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Tuesday, February 28, 2012

The First Hyperion Ave. Studio

I used to wonder where precisely Walt Disney's first 2719 Hyperion Ave. studio was located, and what it looked like. Since reading about it first in the 1970s in Dave Smith's article in Michael Barrier's great Funnyworld, I spent hours looking at photos, aerial photographs, maps etc, until I found I had a pretty good impression.
My aim here is to pass some of that on to you, as I have found there was an interest in this since I posted this image of the staff with their new Charlotte Clark dolls on my Facebook page:
Looking through Cecil Munsey's Disneyana, it appears to me that the "funny looking" Mickey with the button eyes is actually an example of the 1930 British-made pose-able Mickey by the Dean's Rag Book company of London.

First, the WHERE. Here is the front of the Gelsons parking lot, with the original plot of the studio indicated in a blueish hue. We see the very small building, the back yard that has a car shed does not even reach the current Gelsons entrance.

Some years ago someone posted a link to some images taken in the neighborhood, and this perceptive person spotted the studio in the area at the time. The wide avenue is, of course, Hyperion.

A plan of the building was included in Dave Smith's article in Funnyworld. It did, however, not completely follow the real outlines which I found in aerial photos from this area in 1927, so I pushed and pulled it a bit in Photoshop.
[Addition 4/1/2015: After reexamining the floor plan for years, I am now certain there was no gangway between I&P and the animation dept. Relative sizes of the different rooms and departments are also...relative.]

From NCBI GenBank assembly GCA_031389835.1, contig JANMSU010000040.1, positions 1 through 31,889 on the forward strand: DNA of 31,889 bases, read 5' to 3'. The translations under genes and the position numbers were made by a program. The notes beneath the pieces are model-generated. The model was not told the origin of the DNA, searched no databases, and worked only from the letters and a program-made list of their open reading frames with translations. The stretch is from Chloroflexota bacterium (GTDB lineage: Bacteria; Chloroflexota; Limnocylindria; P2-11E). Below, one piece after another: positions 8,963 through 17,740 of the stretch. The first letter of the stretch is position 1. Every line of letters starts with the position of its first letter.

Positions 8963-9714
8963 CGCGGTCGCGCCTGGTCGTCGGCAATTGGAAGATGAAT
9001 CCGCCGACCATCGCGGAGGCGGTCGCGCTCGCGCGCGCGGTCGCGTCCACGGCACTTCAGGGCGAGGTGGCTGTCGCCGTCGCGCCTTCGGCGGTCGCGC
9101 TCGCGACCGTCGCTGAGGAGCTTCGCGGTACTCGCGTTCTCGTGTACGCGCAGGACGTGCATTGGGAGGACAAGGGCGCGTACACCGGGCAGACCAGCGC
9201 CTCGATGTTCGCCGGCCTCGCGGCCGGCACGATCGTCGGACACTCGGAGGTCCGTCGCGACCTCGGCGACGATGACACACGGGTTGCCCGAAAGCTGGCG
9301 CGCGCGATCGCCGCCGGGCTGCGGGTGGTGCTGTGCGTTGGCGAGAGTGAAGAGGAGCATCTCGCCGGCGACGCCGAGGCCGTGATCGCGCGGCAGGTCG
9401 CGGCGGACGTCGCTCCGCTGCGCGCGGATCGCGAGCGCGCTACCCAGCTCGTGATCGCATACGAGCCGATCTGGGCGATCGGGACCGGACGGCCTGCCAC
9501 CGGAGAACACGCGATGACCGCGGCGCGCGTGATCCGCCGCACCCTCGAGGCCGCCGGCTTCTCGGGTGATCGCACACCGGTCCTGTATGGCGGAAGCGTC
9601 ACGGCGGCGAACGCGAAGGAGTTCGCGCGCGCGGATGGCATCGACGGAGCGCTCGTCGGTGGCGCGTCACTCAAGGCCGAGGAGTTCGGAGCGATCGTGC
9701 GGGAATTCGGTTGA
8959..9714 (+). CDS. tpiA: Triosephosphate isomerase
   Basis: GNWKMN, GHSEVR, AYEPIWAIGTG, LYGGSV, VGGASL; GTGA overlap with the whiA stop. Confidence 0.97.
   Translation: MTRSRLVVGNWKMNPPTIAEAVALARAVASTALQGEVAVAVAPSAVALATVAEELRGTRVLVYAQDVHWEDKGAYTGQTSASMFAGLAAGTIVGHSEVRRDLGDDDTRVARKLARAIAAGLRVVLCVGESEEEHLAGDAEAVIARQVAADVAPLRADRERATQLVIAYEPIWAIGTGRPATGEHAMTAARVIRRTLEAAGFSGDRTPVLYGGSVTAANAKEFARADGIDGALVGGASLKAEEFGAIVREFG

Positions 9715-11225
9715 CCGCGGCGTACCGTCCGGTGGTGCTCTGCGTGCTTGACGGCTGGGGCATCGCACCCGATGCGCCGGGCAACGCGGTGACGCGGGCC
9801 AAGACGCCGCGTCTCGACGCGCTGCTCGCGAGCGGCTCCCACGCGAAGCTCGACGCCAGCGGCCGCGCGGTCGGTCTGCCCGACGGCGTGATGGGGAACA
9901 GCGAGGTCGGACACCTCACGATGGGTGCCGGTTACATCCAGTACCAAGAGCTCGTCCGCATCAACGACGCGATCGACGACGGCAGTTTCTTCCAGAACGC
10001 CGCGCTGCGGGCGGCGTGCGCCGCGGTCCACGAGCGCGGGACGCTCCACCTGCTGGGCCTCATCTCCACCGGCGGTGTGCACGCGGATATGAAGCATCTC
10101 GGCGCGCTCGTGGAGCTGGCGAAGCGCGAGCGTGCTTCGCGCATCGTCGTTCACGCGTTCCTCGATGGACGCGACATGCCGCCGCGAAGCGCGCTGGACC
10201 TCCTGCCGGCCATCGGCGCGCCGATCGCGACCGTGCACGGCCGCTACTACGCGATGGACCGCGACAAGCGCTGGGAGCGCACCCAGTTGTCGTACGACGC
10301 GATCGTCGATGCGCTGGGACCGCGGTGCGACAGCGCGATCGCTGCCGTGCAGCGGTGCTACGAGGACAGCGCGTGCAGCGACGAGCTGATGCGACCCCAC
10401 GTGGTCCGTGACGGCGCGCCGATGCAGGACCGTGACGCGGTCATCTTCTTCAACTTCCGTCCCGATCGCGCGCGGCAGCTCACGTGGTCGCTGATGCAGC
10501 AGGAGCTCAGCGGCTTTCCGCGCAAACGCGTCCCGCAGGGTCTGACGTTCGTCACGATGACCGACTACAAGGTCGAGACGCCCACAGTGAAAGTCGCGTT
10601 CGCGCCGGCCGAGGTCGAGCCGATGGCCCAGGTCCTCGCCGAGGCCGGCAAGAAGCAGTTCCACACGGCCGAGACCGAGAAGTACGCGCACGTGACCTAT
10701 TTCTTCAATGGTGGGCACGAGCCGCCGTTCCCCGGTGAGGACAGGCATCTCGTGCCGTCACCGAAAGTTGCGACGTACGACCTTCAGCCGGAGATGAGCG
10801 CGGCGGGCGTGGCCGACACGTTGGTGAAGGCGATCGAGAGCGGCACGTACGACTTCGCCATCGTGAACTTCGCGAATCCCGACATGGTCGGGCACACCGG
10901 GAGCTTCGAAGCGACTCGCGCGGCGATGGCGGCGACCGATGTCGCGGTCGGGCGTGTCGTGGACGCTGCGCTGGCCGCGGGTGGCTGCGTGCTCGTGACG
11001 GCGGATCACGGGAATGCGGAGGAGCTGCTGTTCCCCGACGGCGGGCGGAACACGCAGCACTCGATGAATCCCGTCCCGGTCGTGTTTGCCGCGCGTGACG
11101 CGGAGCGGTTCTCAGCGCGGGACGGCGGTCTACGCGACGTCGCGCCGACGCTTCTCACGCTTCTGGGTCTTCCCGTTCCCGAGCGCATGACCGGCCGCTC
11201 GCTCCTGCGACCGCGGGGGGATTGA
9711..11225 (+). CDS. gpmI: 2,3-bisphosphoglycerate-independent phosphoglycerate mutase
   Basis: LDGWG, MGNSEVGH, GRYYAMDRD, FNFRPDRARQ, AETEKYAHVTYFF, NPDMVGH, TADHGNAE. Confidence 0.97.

So let's see it up close:
The entrance is in the middle of the building. The map in Funnyworld, created by Floyd Gottfredson and checked by Wilfred Jackson, if my memory serves me right, shows Walt's office to the left of the entrance, Roy's to the right. After entering the main door, though, there is a small partition entrance to the left that leads to the animators working on the Mickey Mouse shorts. (Dick Lundy, Norm Ferguson, Jack King, Burt Gillett, Merle Gilson and Ben Sharpsteen).
If at the place where this photo is taken, we glance to the right, we see, next to Ben's desk, the glass door leading to Walt's office. If we move to the left, however, we find the Silly Symphonies unit.
Notice the arc in the background? Let's walk around to the left of Cannon and Cutting's desks and have a look.
It's the ink and paint department! Same ceiling arc we saw previously, see? The big window on the right - it's the right of the facade windows, with the scalloped awning seemingly pulled up. The old wooden house that is still there on the other side of Hyperion can be seen through it. Through the east windows we see the hill on the other side of the Avenue. What we do not see is - Roy's office. Was he there before but they knocked out the wall? In his place, in the front on the desk on the right in black is the supervisor of the department, Lillian Disney's sister Hazel Sewell. If we go to the left, we meet her husband, Bill Cottrell, at the camera.
Now, there is some time between these images. The negative numbers are only maybe 50 or 100 apart. (Do the others still exist? Will anyone show me?) But where we met Ub Iwerks between the animators (thus being before February 1930), here we see a Mickey short being shot around what must be August/September 1930, because - it is The Gorilla Mystery. The draft is from September 1930, it was released 10/10/30. Here's how I found out:
A frame grab from the film with a part of the above photo that I corrected for perspective to see what it was inlaid. But: the back of the photo is dated 2/14/31.
We do know another image of an early Mickey animation camera:
Possibly this one was situated where the "Gotffredson map" indicated "camera." [I have a hard time fitting it in, however!] A fun note: this image shows a calendar of July 1930. The image is found in Finch, The Art of Walt Disney, as from 1929. Some of the cells seen in this image are from the film The Shindig (CM-5) that premiered 7/29/30.